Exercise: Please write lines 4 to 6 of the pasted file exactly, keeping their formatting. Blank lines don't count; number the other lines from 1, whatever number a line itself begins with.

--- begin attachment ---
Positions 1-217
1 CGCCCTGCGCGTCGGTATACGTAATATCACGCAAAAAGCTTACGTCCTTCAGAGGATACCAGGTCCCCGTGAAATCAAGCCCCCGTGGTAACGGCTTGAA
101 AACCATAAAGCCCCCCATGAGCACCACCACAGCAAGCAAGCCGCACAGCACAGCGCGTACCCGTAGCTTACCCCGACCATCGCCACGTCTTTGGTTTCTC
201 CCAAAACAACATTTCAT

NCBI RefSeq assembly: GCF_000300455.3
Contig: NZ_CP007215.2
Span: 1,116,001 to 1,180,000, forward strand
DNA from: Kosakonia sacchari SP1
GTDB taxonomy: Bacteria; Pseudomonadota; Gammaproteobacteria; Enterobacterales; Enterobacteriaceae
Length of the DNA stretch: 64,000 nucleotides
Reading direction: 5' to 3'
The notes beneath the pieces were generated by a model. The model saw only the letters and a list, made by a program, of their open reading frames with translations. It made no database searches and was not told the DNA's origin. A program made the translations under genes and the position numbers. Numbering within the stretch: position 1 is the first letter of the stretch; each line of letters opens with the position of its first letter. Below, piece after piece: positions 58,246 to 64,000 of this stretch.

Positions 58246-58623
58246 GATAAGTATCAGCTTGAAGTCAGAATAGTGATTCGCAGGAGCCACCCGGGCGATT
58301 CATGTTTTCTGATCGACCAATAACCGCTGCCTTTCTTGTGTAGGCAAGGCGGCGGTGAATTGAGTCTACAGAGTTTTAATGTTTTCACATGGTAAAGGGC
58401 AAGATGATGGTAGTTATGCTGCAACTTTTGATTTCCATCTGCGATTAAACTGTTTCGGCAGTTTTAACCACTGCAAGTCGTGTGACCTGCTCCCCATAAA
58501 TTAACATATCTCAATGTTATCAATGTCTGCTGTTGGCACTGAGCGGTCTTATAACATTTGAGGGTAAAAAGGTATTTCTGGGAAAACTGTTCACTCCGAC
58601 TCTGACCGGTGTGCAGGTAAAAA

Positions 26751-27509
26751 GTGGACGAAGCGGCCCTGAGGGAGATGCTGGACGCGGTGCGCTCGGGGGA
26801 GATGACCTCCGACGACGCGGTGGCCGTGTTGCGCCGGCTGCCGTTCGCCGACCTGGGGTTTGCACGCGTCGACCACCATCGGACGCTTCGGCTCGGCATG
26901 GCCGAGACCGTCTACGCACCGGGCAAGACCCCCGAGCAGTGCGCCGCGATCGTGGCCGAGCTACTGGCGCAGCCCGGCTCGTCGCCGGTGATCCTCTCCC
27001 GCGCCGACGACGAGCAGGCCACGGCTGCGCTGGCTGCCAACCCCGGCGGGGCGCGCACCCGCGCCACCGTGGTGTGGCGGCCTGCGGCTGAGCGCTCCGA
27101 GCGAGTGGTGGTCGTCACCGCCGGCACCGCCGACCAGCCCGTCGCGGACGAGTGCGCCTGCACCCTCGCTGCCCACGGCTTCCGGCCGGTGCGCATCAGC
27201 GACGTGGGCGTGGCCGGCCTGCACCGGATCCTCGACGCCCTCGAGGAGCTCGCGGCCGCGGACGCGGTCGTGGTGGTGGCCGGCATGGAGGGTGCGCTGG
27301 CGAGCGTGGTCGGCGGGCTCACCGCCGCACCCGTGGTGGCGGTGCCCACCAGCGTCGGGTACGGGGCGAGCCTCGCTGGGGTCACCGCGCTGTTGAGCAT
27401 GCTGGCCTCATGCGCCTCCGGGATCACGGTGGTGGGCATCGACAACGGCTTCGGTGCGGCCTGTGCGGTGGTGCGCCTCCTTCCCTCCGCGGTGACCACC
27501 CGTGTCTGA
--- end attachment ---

201 CCAAAACAACATTTCAT

NCBI RefSeq assembly: GCF_000300455.3
Contig: NZ_CP007215.2